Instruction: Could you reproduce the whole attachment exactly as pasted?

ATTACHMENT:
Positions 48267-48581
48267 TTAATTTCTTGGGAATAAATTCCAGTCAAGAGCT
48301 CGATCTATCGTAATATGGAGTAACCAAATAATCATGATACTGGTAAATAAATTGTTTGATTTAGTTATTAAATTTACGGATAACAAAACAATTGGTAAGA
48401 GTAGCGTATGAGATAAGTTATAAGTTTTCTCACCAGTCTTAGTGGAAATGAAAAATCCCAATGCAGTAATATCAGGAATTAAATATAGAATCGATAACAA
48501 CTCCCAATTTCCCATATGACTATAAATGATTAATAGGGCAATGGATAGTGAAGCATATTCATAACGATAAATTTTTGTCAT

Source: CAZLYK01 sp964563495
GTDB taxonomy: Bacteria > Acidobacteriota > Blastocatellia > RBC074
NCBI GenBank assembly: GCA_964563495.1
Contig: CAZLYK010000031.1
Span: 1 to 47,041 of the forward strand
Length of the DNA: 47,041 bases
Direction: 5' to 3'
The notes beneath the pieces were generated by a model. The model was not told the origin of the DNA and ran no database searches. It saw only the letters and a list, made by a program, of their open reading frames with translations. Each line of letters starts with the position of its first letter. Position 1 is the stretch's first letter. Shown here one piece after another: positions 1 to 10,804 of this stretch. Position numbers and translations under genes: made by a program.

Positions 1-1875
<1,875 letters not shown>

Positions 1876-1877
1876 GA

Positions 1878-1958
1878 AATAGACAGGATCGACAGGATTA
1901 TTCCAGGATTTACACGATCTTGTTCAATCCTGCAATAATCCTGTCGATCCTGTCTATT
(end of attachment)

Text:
Positions 48267-48581
48267 TTAATTTCTTGGGAATAAATTCCAGTCAAGAGCT
48301 CGATCTATCGTAATATGGAGTAACCAAATAATCATGATACTGGTAAATAAATTGTTTGATTTAGTTATTAAATTTACGGATAACAAAACAATTGGTAAGA
48401 GTAGCGTATGAGATAAGTTATAAGTTTTCTCACCAGTCTTAGTGGAAATGAAAAATCCCAATGCAGTAATATCAGGAATTAAATATAGAATCGATAACAA
48501 CTCCCAATTTCCCATATGACTATAAATGATTAATAGGGCAATGGATAGTGAAGCATATTCATAACGATAAATTTTTGTCAT

Source: CAZLYK01 sp964563495
GTDB taxonomy: Bacteria > Acidobacteriota > Blastocatellia > RBC074
NCBI GenBank assembly: GCA_964563495.1
Contig: CAZLYK010000031.1
Span: 1 to 47,041 of the forward strand
Length of the DNA: 47,041 bases
Direction: 5' to 3'
The notes beneath the pieces were generated by a model. The model was not told the origin of the DNA and ran no database searches. It saw only the letters and a list, made by a program, of their open reading frames with translations. Each line of letters starts with the position of its first letter. Position 1 is the stretch's first letter. Shown here one piece after another: positions 1 to 10,804 of this stretch. Position numbers and translations under genes: made by a program.

Positions 1-1875
<1,875 letters not shown>

Positions 1876-1877
1876 GA

Positions 1878-1958
1878 AATAGACAGGATCGACAGGATTA
1901 TTCCAGGATTTACACGATCTTGTTCAATCCTGCAATAATCCTGTCGATCCTGTCTATT